Japanese Milk Bread (Yeast Version)

This is the comment thread for the Breadtopia blog post originally published here:

To leave a comment, click the Reply button below

If you do not see the “Reply” button, you will need to log in or register an account. Please click the blue “Log In” button in the upper right of the page. :arrow_upper_right:

1 Like

I’ve never tried Japanese milk bread (although have done many breads which included a tangzhong) but every time I see a recipe it always looks so inviting. Is there a sourdough version? I’m assuming there is with this one called the yeast version.

Yes, the sourdough version is here. Definitely worth the longer process if you’ve got the time.

I will definitely make this. What I love about the way this recipe is written, is the detail and options you list. The various shape/pan options and their respective bake times. Most recipes are for a specific shape/pan and often not my first choice. I wish every recipe was written like this. My compliments to the author!

Hi, Melissa.

Thank You for posting this recipe. I’ve been curious about the Japanese Milk bread for some time, and have a question for you: What would happen if used reconstituted buttermilk in place of the milk in the recipe? I realize the flavor might be a bit tangier, but would it even be possible to make the Tangzhong with it?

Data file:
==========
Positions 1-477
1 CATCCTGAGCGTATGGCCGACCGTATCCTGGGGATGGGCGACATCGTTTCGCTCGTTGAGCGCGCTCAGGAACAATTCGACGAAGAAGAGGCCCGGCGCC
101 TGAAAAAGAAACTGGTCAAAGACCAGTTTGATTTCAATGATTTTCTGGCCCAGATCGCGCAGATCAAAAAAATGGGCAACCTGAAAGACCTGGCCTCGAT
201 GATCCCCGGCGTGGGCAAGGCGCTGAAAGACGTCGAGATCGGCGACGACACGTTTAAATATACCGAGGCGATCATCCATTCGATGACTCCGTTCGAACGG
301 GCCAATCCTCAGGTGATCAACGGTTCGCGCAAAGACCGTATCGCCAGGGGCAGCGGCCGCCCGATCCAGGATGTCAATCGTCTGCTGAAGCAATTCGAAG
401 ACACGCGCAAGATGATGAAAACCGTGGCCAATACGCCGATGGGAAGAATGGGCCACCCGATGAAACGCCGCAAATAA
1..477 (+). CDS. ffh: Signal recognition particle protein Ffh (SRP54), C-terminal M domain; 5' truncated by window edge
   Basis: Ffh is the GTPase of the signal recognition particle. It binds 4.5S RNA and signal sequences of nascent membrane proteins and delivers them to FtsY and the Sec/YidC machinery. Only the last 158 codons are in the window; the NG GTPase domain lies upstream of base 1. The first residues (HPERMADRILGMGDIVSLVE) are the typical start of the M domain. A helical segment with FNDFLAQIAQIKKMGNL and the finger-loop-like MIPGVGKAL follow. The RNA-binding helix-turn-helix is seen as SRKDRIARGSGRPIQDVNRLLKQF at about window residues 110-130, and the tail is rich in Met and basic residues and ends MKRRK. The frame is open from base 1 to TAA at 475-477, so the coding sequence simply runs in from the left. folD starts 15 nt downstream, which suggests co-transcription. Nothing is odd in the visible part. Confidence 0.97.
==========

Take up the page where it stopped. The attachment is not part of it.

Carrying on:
@jwilliams35 I’m glad you like the details and options in the recipe. I tend to bake the recipes so many times and in so many ways, I figure why not share the info (though I do sometimes worry about word-clutter).

@Elizabeth_Levy I don’t know how buttermilk would perform for the tangzhong or the final dough, but I can’t imagine it would be a problem, so I’d certainly try it. I have to admit to being one of those people who adds vinegar or lemon juice to regular milk every time a recipe calls for buttermilk :speak_no_evil: so I’m not all that well-versed in using it. I’ve used whey and kefir milk in various breads.

Thank You for your kind reply, Melissa.

Are you able to use this method to make a whole grain bread?

You’re welcome @Elizabeth_Levy

@philfoursix Absolutely! You’ll need more liquid because of how much more whole grain flour absorbs. You might work off this recipe, and simply add the tangzhong to it and use yeast instead of the starter (if you’re using yeast).
Or just use it as a point of reference for hydration – and go a bit higher, as I kept this dough dryer for ease of rolling out.

Thank you so much Melissa for your concise recipe, as new “Covid-come-lately” bread baker I really appreciate your detailed instructions. I baked my first yeasted loaf around May 1, made a sourdough starter May 6 (pineapple juice method) and haven’t looked back. Breadtopia has been a constant source of inspiration and help, such a terrific community of bread enthusiasts…I cannot thank thank all of you enough.

1 Like

This is similar to my recipe - but yours uses more butter so I’m definitly trying yours next!

One tip: Sub 150 ml (the 5 oz can) evaporated milk for the regular milk in the dough. It provides a richness and depth of flavor that’s out of this world for this bread. I could easily devour half a loaf at one sitting if I let myself.

I’ll try the evaporated milk–sounds good. I completely agree about being able to eat the entire loaf! Oh wait, you said half. :joy:

I read something about using milk powder in replacement for the whole milk in this recipe. But I’m confused on how… do you reconstitute the milk powder or add it to the dry ingredients and use water as your liquid?

I’ve always seen it added as a dry ingredient.